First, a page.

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Novel Inspiration Part 2

My fiction writing is heavily character driven. I decide on two major characters who are in conflict with each other, together with some supporting characters. The mistake I made in my first draft was to have too many points of view (POV). It seems this is the biggest problem area faced by most debut novelists. Firstly should it be first or third person?

First person viewpoints are limiting as you can only write about how ‘I’ sees things. It does mean you can go into greater depth in a way a narrator of a third  person novel cannot.

The POV is about through which character’s eyes are we seeing the story unfold? Do we know how they are feeling and what they are thinking? Character 2 can’t speak for Character 1. They can observe how they behave and how it makes them feel but speaking on the behalf of another person would make the whole story feel contrived.

In my book I had about 6 viewpoints which my editor said made it bitty and confusing.  She advised me to limit it to 2 or 3 which meant a heavy rewrite. Other editors might disagree and say that many viewpoints give a story breadth. This is why working with an editor is so useful. They are invested in how the reader will perceive your work and not solely in how you want to write it. You have to decide what you want to achieve and do it in the most effective way. I must admit I wanted to use the first person as my novel drew parallels to my personal story.

Character development is your next consideration. People are made up of character traits and that applies to your fictional characters. Nobody is a hundred percent saintly or devil. Find the Achilles heel of your main characters. Maybe no matter how cruel they are to people they love dogs. Or if you have written in a timid character, show how s/she can lose her temper and break things when really pushed. I think about people I’ve counselled and trained over the years. I’ve seen them thrust into conflicting and challenging situations and watched how they behave. It’s quite astonishing to watch darker sides of the personality emerge when under threat. People react in different ways under stress so your novel needs an acceleration of stress points leading to a peak. This will test your characters and make them believable. Your reader needs to warm to at least one of your characters and is eager to know what happens to them. It keeps the pages turning.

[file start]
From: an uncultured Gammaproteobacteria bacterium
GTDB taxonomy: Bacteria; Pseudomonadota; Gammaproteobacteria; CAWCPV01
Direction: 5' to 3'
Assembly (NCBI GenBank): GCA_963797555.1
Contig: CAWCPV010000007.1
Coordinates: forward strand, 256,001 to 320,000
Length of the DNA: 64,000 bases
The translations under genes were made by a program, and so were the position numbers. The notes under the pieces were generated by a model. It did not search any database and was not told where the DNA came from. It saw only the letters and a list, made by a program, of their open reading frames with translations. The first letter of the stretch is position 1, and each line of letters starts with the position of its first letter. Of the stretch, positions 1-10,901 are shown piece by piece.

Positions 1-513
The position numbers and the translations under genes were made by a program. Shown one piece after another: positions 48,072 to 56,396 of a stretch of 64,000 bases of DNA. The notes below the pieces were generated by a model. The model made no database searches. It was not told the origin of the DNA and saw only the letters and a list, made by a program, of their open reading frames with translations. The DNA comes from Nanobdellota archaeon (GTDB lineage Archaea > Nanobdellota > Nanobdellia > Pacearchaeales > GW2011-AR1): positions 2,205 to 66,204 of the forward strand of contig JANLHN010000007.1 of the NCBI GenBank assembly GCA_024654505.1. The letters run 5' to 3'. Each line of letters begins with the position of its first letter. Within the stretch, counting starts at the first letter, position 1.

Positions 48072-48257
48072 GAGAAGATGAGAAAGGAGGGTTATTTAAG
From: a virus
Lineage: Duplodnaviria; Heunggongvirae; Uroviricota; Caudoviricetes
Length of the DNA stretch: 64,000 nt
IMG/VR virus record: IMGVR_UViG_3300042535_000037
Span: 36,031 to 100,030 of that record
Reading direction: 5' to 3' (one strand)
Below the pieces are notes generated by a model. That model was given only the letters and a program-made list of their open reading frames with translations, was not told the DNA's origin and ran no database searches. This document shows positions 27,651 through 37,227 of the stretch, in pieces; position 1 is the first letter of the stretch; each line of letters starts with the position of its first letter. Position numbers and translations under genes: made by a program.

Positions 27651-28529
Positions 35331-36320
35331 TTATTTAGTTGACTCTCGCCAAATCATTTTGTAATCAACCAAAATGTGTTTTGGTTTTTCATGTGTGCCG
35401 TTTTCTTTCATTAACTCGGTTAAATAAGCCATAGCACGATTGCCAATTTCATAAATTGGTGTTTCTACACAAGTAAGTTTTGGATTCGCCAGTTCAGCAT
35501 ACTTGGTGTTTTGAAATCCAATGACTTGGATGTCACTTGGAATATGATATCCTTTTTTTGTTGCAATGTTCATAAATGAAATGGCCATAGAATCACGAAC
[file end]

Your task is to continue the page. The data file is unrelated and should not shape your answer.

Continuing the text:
Another key consideration for first time novelists and again something I learned the hard way, is the Show not Tell rule.

Don’t tell us that the old woman cackled. Describe the cackle. What happens to her face, her mouth? What kind of sound does she make? Is it like a strangled noise in her throat?  You  decide. You’re in charge but let us hear, feel and sense it.  Telling us, as the narrator, is passive and lazy. You need to draw us into the action through the characters not on behalf of them.

A few ways to know if you are telling and not showing is the use of adverbs; angrily, slowly, painfully.  Instead of he said angrily, why not show his anger by writing, ‘he slammed down the phone and slapped his hand against his thumping heart… that’s just an example to give you the idea.  Another one might be: It was Autumn. Instead write something like, The lawn was covered in wet brown leaves.

So, using these examples, show how the weather was very cold, the man was tired, the child was excited. It’s a valuable writing exercise. Obviously you can’t do this all the time but if you want to add pace to your story then it’s worth working on it. When I do my fourth or fifth edit, I am looking specifically for Show not Tell improvements.

In the next part, I’ll talk about dialogue. It’s my favourite part of writing.